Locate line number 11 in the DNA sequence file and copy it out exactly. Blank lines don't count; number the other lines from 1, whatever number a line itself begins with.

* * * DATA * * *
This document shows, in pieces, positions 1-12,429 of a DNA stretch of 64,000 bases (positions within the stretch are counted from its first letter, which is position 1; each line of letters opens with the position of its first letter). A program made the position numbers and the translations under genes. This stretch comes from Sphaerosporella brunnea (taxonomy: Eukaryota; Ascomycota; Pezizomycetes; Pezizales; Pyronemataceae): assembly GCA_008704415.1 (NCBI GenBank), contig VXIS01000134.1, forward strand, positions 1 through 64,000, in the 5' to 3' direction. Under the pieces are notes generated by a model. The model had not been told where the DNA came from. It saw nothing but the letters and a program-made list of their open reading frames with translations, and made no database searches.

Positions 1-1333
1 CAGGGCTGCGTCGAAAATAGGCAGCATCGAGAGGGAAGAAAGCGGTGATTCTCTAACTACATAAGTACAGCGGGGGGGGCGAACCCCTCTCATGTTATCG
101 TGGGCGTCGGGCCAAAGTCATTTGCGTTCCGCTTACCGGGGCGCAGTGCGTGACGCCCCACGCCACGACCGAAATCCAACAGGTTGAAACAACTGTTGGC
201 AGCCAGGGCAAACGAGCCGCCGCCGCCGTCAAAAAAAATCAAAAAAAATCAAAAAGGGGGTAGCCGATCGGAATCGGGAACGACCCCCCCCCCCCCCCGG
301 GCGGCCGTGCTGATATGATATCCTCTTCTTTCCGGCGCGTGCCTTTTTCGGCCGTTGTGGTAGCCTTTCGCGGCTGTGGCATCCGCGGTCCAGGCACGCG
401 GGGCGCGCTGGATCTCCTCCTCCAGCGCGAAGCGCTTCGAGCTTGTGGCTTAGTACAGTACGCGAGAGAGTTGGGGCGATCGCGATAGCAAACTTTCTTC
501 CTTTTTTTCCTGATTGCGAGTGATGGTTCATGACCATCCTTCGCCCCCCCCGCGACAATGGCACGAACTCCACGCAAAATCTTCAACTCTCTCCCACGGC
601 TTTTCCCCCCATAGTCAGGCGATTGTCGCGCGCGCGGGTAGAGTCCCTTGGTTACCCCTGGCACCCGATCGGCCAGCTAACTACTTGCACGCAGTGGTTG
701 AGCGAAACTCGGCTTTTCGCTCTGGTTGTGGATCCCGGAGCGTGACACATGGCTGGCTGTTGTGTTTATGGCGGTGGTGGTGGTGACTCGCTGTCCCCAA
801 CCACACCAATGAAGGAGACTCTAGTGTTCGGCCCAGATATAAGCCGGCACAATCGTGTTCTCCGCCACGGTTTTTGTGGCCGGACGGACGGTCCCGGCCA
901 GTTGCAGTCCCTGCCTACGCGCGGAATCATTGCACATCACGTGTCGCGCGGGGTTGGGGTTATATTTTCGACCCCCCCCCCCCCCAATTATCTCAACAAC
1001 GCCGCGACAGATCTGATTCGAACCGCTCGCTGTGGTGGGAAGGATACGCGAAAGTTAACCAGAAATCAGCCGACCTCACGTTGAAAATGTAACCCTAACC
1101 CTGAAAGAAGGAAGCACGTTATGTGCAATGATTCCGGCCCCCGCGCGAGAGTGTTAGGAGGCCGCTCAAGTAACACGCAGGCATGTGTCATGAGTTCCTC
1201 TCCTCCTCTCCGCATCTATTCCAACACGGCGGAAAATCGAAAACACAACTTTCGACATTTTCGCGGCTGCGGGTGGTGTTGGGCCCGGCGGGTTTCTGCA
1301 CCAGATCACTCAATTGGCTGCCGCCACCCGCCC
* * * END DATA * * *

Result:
801 CCACACCAATGAAGGAGACTCTAGTGTTCGGCCCAGATATAAGCCGGCACAATCGTGTTCTCCGCCACGGTTTTTGTGGCCGGACGGACGGTCCCGGCCA